Registering Your Trademarks with the Trademark Office
Choosing a brand name takes so much time, and with exclusive use of that name in connection with your goods and/or services, you build up what’s called “goodwill” in your brand. Goodwill is essentially legal-speak for reputation. It’s that “it factor” that allows a consumer to associate a particular level of quality with your brand. Though you acquire rights in a trademark the minute you begin using it in commerce and you don’t have to register it in order to use it, registration has some benefits, such as being able to use the ® symbol (reserved for federally-registered trademarks only), creating a public record of your ownership of the mark, your date of registration, and your date of first use of the mark (which is important if you find yourself arguing with an infringer that attempts to claim its use of a similar brand name predates yours), the ability to file a lawsuit in federal court (as opposed to state court), and the potential to recover your attorneys’ fees. Remember, in the last post, when I mentioned the use of your trademark as a “tag” on another’s Etsy page or product? That could amount to trademark infringement and/or unfair competition, and a letter or takedown request has more bite if your trademark is federally registered.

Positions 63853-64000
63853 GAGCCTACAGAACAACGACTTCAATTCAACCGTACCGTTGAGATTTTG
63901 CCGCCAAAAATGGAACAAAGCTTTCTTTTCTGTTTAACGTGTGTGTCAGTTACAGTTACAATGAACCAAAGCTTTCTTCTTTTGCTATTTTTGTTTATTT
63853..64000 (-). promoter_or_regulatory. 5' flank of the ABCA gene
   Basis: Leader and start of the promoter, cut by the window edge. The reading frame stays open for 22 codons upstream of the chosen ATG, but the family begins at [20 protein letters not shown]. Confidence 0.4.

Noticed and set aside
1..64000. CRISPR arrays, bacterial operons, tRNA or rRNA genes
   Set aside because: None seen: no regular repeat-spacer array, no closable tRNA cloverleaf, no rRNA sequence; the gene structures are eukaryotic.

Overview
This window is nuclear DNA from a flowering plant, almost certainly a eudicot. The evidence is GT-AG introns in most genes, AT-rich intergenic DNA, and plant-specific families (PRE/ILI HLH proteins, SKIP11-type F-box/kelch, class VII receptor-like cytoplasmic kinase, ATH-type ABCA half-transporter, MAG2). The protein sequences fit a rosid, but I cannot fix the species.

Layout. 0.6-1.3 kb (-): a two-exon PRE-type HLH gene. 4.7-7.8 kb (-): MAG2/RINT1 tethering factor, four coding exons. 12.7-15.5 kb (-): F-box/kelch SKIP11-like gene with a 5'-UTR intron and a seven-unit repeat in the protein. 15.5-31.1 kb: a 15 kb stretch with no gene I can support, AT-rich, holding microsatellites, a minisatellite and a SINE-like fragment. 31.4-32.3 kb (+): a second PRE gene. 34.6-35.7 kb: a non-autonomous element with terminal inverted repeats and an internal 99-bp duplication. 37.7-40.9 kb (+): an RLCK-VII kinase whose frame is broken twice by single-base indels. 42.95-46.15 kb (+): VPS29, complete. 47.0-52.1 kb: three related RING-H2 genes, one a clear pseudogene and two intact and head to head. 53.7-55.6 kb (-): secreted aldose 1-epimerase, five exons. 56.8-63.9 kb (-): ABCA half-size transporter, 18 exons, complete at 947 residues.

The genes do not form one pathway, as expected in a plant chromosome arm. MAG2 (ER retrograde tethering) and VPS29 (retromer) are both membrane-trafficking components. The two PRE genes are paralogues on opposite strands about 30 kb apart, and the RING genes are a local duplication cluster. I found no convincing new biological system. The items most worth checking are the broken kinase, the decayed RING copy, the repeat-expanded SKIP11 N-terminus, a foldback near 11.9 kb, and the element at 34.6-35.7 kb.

It’s important to note that not every trademark is registrable in accordance with the Trademark Office’s standards (marks that are generic or descriptive are difficult to register). Also, it’s usually wise to do a trademark search, or have one performed for you, to make sure there isn’t someone out there using your name (or something similar) in connection with products or services similar to yours. No one likes to be on the receiving end of a nasty cease-and-desist letter!
Don’t want to bother federally registering your mark? Consider using the “TM” symbol next to your trademark as it appears on your goods or in connection with your services. This puts people on notice that you consider this name or logo to be your trademark.
Policing Your Mark
Consider setting a “Google Alert” for 1) your name, 2) your blog name and/or product name, and/or 3) any trademarks you consider to be your proprietary marks. Policing your trademark isn’t about being the bad guy, but is more so about being aware of who and how others might be using your mark and, if someone else does begin using your mark in connection with similar goods or services, ensuring that they stop. Again, it’s about preserving all of that goodwill you’ve built into your brand. If you don’t, and others in your field begin using your trademark, your mark could lose protection.
Becoming Acquainted With Takedown Procedures
As with my previous post, you should consider this material as educational, not as specific legal advice. Also, notice that this post doesn’t (nor could it!) dive into every scenario or every area of IP. Not all of the items above will apply to everyone, and every factual situation is different – so, when in doubt, consult privately with a trusted attorney.
P.S. Be sure to read our post on Making Sense of Copyright Law (And What to do if You’re Copied)!